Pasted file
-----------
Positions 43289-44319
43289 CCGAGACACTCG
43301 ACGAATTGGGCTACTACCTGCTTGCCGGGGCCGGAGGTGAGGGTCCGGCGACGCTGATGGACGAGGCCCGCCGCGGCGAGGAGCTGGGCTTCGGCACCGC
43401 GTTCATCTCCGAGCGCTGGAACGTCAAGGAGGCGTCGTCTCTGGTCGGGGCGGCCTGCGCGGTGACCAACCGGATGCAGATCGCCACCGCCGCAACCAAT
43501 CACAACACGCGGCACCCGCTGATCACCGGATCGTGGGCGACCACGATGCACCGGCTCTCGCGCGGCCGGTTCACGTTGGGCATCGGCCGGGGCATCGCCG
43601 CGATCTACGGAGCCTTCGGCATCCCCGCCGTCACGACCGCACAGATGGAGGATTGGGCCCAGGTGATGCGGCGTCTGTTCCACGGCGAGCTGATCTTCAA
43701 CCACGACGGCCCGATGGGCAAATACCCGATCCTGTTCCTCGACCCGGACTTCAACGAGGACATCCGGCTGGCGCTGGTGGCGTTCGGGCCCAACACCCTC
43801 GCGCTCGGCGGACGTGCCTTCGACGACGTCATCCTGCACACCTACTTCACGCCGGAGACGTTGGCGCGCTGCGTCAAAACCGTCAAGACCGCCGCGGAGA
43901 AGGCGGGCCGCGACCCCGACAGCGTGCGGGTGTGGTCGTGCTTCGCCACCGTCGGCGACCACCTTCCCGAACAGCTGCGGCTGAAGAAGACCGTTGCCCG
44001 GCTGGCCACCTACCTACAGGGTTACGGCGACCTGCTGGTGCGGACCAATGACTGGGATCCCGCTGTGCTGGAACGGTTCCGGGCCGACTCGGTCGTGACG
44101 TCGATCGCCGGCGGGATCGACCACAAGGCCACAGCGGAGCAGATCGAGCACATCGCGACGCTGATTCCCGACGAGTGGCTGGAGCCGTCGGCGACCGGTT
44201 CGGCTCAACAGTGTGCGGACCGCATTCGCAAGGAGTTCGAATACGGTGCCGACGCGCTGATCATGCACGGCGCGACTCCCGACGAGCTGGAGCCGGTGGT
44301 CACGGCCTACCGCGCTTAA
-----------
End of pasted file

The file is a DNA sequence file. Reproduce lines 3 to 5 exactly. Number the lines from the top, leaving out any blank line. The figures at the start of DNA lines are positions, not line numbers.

43301 ACGAATTGGGCTACTACCTGCTTGCCGGGGCCGGAGGTGAGGGTCCGGCGACGCTGATGGACGAGGCCCGCCGCGGCGAGGAGCTGGGCTTCGGCACCGC
43401 GTTCATCTCCGAGCGCTGGAACGTCAAGGAGGCGTCGTCTCTGGTCGGGGCGGCCTGCGCGGTGACCAACCGGATGCAGATCGCCACCGCCGCAACCAAT
43501 CACAACACGCGGCACCCGCTGATCACCGGATCGTGGGCGACCACGATGCACCGGCTCTCGCGCGGCCGGTTCACGTTGGGCATCGGCCGGGGCATCGCCG